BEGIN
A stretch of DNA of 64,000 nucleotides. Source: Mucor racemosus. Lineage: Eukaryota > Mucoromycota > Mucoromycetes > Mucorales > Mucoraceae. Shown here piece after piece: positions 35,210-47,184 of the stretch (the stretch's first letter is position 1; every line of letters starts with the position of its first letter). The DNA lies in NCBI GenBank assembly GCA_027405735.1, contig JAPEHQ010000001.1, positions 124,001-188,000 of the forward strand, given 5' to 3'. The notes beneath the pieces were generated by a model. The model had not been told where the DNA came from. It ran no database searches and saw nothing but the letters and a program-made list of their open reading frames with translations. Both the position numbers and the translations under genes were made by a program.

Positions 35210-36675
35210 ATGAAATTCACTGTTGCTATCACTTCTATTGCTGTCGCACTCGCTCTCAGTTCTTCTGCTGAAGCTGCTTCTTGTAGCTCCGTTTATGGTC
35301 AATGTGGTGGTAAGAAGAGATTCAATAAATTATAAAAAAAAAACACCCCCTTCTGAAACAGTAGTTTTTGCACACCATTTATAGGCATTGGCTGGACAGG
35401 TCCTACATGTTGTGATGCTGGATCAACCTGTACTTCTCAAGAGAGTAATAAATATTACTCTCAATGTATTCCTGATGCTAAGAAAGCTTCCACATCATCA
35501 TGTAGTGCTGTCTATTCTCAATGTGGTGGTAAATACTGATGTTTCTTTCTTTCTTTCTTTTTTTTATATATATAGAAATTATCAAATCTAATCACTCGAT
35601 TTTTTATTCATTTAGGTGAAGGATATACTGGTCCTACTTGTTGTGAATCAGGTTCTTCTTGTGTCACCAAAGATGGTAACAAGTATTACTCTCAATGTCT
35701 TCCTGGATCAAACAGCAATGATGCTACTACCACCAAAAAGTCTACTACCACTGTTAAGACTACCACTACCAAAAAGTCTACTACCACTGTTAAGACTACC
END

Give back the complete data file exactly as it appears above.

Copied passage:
A stretch of DNA of 64,000 nucleotides. Source: Mucor racemosus. Lineage: Eukaryota > Mucoromycota > Mucoromycetes > Mucorales > Mucoraceae. Shown here piece after piece: positions 35,210-47,184 of the stretch (the stretch's first letter is position 1; every line of letters starts with the position of its first letter). The DNA lies in NCBI GenBank assembly GCA_027405735.1, contig JAPEHQ010000001.1, positions 124,001-188,000 of the forward strand, given 5' to 3'. The notes beneath the pieces were generated by a model. The model had not been told where the DNA came from. It ran no database searches and saw nothing but the letters and a program-made list of their open reading frames with translations. Both the position numbers and the translations under genes were made by a program.

Positions 35210-36675
35210 ATGAAATTCACTGTTGCTATCACTTCTATTGCTGTCGCACTCGCTCTCAGTTCTTCTGCTGAAGCTGCTTCTTGTAGCTCCGTTTATGGTC
35301 AATGTGGTGGTAAGAAGAGATTCAATAAATTATAAAAAAAAAACACCCCCTTCTGAAACAGTAGTTTTTGCACACCATTTATAGGCATTGGCTGGACAGG
35401 TCCTACATGTTGTGATGCTGGATCAACCTGTACTTCTCAAGAGAGTAATAAATATTACTCTCAATGTATTCCTGATGCTAAGAAAGCTTCCACATCATCA
35501 TGTAGTGCTGTCTATTCTCAATGTGGTGGTAAATACTGATGTTTCTTTCTTTCTTTCTTTTTTTTATATATATAGAAATTATCAAATCTAATCACTCGAT
35601 TTTTTATTCATTTAGGTGAAGGATATACTGGTCCTACTTGTTGTGAATCAGGTTCTTCTTGTGTCACCAAAGATGGTAACAAGTATTACTCTCAATGTCT
35701 TCCTGGATCAAACAGCAATGATGCTACTACCACCAAAAAGTCTACTACCACTGTTAAGACTACCACTACCAAAAAGTCTACTACCACTGTTAAGACTACC